CAPITAL MARKET INVESTORS PAYING THE PRICE FOR FAILING TO HEED WARNINGS.
“For if a miracle does not take place for our people, its path will be one of ultimate doom and destruction.”
Adolf Hitler, 1897-1945.
Under ordinary circumstances, this would have been a time to gloat, to say to investors on the Nigeria stock exchange, who had ignored my previous warnings “I told you it will happen.” Coronavirus only accelerated a steady decline in share prices – which were inevitable. The slide was inescapable because the Federal Budget which in the last three years had been prepared by Federal Government officials all seems incomprehensible if we do not assume the deliberate intention to bring about the destruction of the Nigerian economy. In no single year was the revenue estimate achieved. That was bad enough. In no single year could the government have expected to achieve its targets if they had been honest with themselves and with the people of Nigeria.
Budgets of illusion had become the norm under the Buhari administration and the Nigerian economy had become like a sand castle built by children on the sea shore. Sooner or later the structure was bound to collapse and every decoration placed on it. To some extent the lids were better, they had no illusions that what they built will last. Buhari presented each budget with the solemn belief that what he placed before the National Assembly, NASS, was a serious document.
The ever-complaisant NASS, more a “ship of fools” than anything else when it comes to interrogating budgets, after a perfunctory exercise, including padding, passes the budget. That the budget estimates had not been achieved in any single year since 2016 is the only testimony we need that it is no honour for a people to be ruled by leaders of poor quality. Any hope we have nourished that the budget each year will bring about the start of a sustainable economic recovery has been dashed. But, we cling to the mirage because we have refused to accept the fact that a nation, like “an institution is the lengthened shadow of one man.” (Ralph Waldo Emerson, 1803-1882,VANGUARD BOOK OF QUOTATIONS, VBQ, p 105). We stand under President Buhari’s shadow. That is the pity.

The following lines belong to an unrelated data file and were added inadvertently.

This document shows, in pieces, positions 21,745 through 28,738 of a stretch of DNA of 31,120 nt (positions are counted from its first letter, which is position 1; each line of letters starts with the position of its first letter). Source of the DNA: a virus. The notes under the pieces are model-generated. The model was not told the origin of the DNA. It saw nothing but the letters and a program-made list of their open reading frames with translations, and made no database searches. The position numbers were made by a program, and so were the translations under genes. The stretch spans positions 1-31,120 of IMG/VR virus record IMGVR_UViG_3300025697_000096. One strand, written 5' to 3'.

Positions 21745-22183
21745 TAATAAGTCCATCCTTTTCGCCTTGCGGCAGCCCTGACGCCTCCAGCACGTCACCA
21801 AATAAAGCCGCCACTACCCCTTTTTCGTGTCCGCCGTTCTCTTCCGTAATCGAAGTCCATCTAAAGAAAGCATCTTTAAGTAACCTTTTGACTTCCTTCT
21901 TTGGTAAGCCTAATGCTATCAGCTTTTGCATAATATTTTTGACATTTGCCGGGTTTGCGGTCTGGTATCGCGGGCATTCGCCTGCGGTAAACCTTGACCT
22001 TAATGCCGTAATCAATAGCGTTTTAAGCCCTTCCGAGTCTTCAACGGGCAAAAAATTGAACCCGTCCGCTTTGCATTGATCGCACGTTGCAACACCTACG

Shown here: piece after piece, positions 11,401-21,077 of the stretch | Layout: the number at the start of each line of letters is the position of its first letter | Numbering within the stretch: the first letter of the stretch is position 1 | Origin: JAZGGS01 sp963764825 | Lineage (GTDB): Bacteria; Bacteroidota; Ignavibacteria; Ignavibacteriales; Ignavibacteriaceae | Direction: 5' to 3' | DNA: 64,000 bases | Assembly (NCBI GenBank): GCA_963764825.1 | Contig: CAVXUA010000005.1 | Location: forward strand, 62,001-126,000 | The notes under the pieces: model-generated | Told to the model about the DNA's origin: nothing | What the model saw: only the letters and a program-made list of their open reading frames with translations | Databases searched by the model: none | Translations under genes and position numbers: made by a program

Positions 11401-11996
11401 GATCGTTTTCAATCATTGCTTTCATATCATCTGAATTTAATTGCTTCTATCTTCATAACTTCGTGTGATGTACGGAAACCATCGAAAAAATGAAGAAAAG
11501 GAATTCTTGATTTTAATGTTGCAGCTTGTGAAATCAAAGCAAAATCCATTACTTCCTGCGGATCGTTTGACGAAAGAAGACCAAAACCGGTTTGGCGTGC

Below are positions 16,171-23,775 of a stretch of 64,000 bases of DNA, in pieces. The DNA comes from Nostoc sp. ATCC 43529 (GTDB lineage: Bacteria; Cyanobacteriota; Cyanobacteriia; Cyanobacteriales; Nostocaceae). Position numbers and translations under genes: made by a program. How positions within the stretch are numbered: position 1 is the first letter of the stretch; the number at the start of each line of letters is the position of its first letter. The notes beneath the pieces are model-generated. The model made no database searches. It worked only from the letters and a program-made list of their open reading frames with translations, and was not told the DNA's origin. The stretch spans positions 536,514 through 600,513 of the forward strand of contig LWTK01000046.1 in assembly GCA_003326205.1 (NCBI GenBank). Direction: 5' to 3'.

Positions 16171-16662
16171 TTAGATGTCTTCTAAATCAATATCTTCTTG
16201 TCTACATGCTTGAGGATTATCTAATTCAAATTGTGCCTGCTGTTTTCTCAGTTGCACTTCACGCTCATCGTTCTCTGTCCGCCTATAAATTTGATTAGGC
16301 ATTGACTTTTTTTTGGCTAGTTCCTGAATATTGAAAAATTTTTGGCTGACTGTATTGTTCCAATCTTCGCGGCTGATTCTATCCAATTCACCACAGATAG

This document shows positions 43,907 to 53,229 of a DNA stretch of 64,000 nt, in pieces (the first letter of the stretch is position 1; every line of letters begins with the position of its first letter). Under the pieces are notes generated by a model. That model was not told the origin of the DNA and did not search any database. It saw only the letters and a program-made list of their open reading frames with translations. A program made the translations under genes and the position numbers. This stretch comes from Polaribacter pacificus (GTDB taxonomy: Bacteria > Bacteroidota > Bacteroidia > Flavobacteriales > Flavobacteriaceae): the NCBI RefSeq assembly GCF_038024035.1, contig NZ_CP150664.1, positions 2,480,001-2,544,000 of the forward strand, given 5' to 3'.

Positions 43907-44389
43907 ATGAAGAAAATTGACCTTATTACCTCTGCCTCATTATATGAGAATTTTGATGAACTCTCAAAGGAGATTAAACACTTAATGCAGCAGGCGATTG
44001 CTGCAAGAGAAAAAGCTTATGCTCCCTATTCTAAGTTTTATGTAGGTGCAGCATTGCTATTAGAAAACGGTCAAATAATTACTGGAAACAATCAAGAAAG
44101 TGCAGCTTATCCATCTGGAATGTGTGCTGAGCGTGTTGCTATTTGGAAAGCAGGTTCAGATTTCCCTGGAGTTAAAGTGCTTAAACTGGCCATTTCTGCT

“You can’t give what you don’t have” – as the lawyers have told us repeatedly. Try and tune to the CNN and listen to the candidates vying for the Democratic Party Presidential ticket. Listen to them talk about their economic policies and plans, as well as how they intend to go about achieving the goals they have set for themselves. Compare with anything you can remember Buhari to have said during the 2019 election campaigns. More than one difference is clear. Those leaders blessed have clear minds, and who continue to expand them, and those who don’t. Incidentally, the lucid minds were built on education far in excess of School Certificate attempted and no evidence of success – even at that low level. With low quality leadership, a nation cannot compete effectively in the world today.
That has been the background for the forecasts of the last three years; all of which had been ignored by investors. But, all of which had come to pass. Certainly, I have been vindicated. However, self-satisfaction counts for nothing when the nation is in deep trouble. There is serious danger ahead. People are at risk of losing more trillions than they have squandered already. There is very little room for manoeuvring. Yet something must be done before people literally start committing suicide or dying of apoplexy on account of unbearable losses.